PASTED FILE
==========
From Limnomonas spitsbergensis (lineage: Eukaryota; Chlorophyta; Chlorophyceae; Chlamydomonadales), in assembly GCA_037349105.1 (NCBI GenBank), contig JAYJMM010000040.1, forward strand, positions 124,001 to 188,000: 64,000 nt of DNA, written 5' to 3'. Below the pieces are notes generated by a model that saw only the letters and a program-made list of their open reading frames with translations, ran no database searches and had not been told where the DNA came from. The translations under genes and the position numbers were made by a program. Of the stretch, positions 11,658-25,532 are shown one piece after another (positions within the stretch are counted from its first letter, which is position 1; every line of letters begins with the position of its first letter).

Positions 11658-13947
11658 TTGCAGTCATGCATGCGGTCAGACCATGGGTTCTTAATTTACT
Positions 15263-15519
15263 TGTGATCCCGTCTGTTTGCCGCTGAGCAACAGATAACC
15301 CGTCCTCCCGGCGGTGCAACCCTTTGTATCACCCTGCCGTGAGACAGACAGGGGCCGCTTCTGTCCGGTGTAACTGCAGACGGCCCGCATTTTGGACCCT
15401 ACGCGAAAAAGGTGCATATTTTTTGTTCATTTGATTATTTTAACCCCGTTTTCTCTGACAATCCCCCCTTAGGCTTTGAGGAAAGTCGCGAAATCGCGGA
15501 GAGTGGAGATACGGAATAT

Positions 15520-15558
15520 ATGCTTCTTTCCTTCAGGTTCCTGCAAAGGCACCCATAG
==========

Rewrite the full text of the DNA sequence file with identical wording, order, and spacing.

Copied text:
From Limnomonas spitsbergensis (lineage: Eukaryota; Chlorophyta; Chlorophyceae; Chlamydomonadales), in assembly GCA_037349105.1 (NCBI GenBank), contig JAYJMM010000040.1, forward strand, positions 124,001 to 188,000: 64,000 nt of DNA, written 5' to 3'. Below the pieces are notes generated by a model that saw only the letters and a program-made list of their open reading frames with translations, ran no database searches and had not been told where the DNA came from. The translations under genes and the position numbers were made by a program. Of the stretch, positions 11,658-25,532 are shown one piece after another (positions within the stretch are counted from its first letter, which is position 1; every line of letters begins with the position of its first letter).

Positions 11658-13947
11658 TTGCAGTCATGCATGCGGTCAGACCATGGGTTCTTAATTTACT
Positions 15263-15519
15263 TGTGATCCCGTCTGTTTGCCGCTGAGCAACAGATAACC
15301 CGTCCTCCCGGCGGTGCAACCCTTTGTATCACCCTGCCGTGAGACAGACAGGGGCCGCTTCTGTCCGGTGTAACTGCAGACGGCCCGCATTTTGGACCCT
15401 ACGCGAAAAAGGTGCATATTTTTTGTTCATTTGATTATTTTAACCCCGTTTTCTCTGACAATCCCCCCTTAGGCTTTGAGGAAAGTCGCGAAATCGCGGA
15501 GAGTGGAGATACGGAATAT

Positions 15520-15558
15520 ATGCTTCTTTCCTTCAGGTTCCTGCAAAGGCACCCATAG